I made the standpipes from drilling a hole in two rubber stoppers (actually the only ones I could find at a neighborhood junk store were cork which could contaminate things but I got by with it though rubber would be far better) The brake fluid columns were kept at least few inches above the control unit. It is surprising how quickly they will drain when the servo motor is engaged. Next time I'm going to make some metal standpipe adapters that will seal better (using o-rings) on the control unit ports.

Obviously you don't want any air to be ingested. I screwed up & didn't keep the standpipes full enough at first, (they really can empty fast!) but was I was able to ultimately vent the air out at the caliper & ended up with a firm brake.

I used wood blocks and wedges to compress the caliper pistons into the caliper assemblies as far as possible to get better flushing.
 

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If you are careful to not "over pump", you can flush / add / repeat until you have clean fluid at the bleeders.

If you have a second set of hands you can have them maintain a level as you work the individual circuits.
 

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cfell said:
Mugz...
Flush yearly.
Yearly? Now that is yet another maintenance interval. Have not heard of that. I thought BMW was advising to stretch it out to every 4 years.

Mugz
 

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Mugszy said:
Yearly? Now that is yet another maintenance interval. Have not heard of that. I thought BMW was advising to stretch it out to every 4 years.

Mugz
I believe the CONTROL circuits went to four years but the Wheel circuit stayed at annual. I can support that with what I have gotten out of my control circuits on the last two flushes (at 2 year intervals). I would stick with annual on the wheel as it is always dark fluid coming out of those.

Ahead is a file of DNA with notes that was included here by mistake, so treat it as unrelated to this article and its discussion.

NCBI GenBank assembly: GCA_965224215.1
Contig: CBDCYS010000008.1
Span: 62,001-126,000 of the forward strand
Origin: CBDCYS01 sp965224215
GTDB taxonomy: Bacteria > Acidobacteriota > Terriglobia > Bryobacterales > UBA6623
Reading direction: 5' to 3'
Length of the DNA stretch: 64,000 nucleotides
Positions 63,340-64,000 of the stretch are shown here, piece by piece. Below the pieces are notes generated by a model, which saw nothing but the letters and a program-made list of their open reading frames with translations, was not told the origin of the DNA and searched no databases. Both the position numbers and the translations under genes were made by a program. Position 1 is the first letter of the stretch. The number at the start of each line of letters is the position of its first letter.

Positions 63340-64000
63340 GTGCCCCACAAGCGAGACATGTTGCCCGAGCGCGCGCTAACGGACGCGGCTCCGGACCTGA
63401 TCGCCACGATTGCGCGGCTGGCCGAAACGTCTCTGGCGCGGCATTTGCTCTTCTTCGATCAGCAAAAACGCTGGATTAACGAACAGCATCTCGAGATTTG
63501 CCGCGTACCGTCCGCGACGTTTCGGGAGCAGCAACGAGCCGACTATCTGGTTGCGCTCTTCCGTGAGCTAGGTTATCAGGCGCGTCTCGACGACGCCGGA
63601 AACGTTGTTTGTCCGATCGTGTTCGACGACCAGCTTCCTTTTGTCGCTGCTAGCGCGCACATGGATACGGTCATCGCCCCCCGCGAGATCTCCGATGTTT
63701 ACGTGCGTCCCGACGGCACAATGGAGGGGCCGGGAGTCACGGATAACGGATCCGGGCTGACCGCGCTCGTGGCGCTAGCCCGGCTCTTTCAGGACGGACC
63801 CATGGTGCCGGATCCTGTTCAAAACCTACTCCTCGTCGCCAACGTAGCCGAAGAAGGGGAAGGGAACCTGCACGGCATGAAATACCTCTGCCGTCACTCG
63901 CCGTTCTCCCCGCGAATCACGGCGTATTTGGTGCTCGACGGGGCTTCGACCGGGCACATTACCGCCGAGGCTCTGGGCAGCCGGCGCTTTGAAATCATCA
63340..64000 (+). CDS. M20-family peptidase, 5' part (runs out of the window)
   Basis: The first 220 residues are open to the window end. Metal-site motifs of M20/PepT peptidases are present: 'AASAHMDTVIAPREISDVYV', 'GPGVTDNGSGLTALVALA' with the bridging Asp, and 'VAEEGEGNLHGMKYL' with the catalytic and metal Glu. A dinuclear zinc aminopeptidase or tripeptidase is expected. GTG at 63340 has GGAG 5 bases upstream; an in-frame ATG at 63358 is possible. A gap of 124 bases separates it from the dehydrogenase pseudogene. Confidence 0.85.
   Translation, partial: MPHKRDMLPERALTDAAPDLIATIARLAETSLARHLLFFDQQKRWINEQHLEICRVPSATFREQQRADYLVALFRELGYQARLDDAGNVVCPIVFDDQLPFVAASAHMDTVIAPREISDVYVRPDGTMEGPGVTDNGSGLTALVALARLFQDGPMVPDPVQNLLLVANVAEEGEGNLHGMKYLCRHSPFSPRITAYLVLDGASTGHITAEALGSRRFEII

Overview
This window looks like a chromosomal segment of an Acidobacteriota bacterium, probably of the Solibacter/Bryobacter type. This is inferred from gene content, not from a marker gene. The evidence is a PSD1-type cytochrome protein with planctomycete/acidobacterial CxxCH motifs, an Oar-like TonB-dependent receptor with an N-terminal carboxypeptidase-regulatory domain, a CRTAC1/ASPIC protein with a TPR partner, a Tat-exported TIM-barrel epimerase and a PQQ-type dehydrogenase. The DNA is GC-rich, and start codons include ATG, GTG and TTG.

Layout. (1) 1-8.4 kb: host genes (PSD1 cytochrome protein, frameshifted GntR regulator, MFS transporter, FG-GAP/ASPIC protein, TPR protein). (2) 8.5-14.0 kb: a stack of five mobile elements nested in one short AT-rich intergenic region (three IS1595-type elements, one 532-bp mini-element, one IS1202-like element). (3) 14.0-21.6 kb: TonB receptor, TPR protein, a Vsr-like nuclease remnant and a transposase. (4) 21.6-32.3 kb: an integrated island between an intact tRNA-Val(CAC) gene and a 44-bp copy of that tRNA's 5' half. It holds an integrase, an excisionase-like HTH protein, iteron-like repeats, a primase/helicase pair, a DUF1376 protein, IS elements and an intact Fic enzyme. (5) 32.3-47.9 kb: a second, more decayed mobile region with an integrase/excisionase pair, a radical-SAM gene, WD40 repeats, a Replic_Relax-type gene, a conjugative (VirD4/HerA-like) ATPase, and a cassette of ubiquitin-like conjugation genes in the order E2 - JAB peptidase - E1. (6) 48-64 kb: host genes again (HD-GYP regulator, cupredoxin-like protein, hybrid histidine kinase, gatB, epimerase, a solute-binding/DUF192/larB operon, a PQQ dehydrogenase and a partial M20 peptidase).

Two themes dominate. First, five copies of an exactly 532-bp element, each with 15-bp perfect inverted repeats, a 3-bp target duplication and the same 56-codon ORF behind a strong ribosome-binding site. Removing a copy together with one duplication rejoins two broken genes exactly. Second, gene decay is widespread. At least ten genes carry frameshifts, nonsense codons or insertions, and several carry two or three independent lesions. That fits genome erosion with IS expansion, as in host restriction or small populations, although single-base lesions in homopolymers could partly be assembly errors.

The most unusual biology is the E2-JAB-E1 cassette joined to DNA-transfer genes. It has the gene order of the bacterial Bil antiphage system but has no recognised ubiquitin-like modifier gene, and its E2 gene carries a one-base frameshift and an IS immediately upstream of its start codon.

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As a newbie with the LT, I can say that I am thoroughly confused. :confused:

I haven't turned a wrench in years, however having a mechanical background (US Army - 63W - Wheel Vehicle Repair), I thought that I'd be able to something like this.

Does anybody have any procedural instructions, or should I just get a Clymer Manual?
 

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2005 K1200LT
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Ray,



I don't think the Clymer covers it ( I don't have the book), but it is covered well in the BMW CD. Mark Neblett wrote up some good procedures and they can be found by searching the "BMWLT.net Archive Forums" . Use the username of "mneblett" and the words "brake flush" and it should point you to the article.

I would pull it up but my work computer won't allow me access to these archives (blog filter I think).
 

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jzeiler said:
I believe the CONTROL circuits went to four years but the Wheel circuit stayed at annual. I can support that with what I have gotten out of my control circuits on the last two flushes (at 2 year intervals). I would stick with annual on the wheel as it is always dark fluid coming out of those.
John is correct - I personally saw the BMW bulletin that states 4 years for control and annual for wheels (annual for wheel circuits even if the brake lines are metal/teflon)